Ford Opposes UK’s Plan to Postpone 2030 Ban on Combustion Engine for New Vehicles [UPDATE]

    BMW Responds to Delay in UK’s ICE Ban

    The automotive industry is experiencing a major shift towards electric vehicles, but the pace of this transition differs between countries. In the United Kingdom, the government recently announced a five-year delay on the ban of internal combustion engines (ICE) for new passenger cars, matching the European Union’s timeline of 2035. Surprisingly, Ford UK Chair and Managing Director, Lisa Brankin, expressed opposition to this delay.

    Brankin stated in a press release, “The auto industry is investing to meet that challenge. This is the biggest industry transformation in over a century and the UK 2030 target is a vital catalyst to accelerate Ford into a cleaner future. Our business needs three things from the UK government: ambition, commitment, and consistency. A relaxation of 2030 would undermine all three.” Ford has also pledged $50 billion globally for electrification, with £430 million ($532 million USD) allocated for the UK to meet the original 2030 deadline.

    This response from Ford stands in contrast to the opposition voiced by several European countries, including Germany, home to automotive giants like BMW, Mercedes-Benz, and Volkswagen Group. Germany, along with six other nations, raised concerns about the EU’s 2035 ban in 2022 and subsequently formed an alliance in March 2023. While the ICE ban time frame remained intact, the EU allowed new vehicles running on synthetic fuels to be exempt from the ban.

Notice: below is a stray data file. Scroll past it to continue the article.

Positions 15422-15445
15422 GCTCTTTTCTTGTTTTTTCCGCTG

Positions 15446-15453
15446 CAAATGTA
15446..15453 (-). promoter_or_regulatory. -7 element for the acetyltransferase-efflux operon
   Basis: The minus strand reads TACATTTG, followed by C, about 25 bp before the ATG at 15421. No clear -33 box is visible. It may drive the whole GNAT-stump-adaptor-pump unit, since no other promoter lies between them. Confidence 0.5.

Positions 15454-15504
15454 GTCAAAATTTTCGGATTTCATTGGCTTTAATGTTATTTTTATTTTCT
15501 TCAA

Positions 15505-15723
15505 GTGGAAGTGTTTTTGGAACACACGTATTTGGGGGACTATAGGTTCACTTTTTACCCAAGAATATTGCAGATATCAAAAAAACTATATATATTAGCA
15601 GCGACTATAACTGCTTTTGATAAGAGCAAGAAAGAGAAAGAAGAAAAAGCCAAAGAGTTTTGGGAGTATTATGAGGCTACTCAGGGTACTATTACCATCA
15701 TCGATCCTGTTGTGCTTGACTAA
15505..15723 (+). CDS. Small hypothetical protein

Joining Ford in opposing the delay is the UK’s Society of Motor Manufacturers and Traders (SMMT). Chief Executive Mike Hawes emphasized the automotive industry’s significant investments in electric vehicles and called on the government to maintain zero-emission commitments. Hawes said, “The automotive industry has and continues to invest billions in new electric vehicles as the decarbonization of road transport is essential if net zero is to be delivered. Government has played a key part in bringing some of that investment to the UK, and Britain can – and should – be a leader in zero-emission mobility both as a manufacturer and market.”

    The statement from Hawes also highlighted the importance of consumer demand, stating, “To make this a reality, however, consumers must want to make the switch, which requires from Government a clear, consistent message, attractive incentives, and charging infrastructure that gives confidence rather than anxiety. Confusion and uncertainty will only hold them back.” reached out to other automakers for their response to the delay, including BMW. The German automaker emphasized its commitment to battery electric vehicle (BEV) technology and the significant investments it has made in expanding the range of BEV models. BMW recently announced a £600 million investment in the Oxford MINI plant to produce new BEV models. The company advocates for a technology-open approach to carbon-reducing innovations and emphasizes the need for a widely accessible recharging infrastructure to support the uptake of BEVs.

    While the UK’s decision to delay the ICE ban has received mixed reactions within the automotive industry, it is clear that the shift towards electric vehicles is inevitable. Automakers like Ford and BMW are actively investing in electrification, and the industry as a whole is aligned with the goal of achieving zero-emission mobility. The key now is for governments to provide clear, consistent support and create an environment that encourages consumer adoption of electric vehicles through incentives and the development of robust charging infrastructure.

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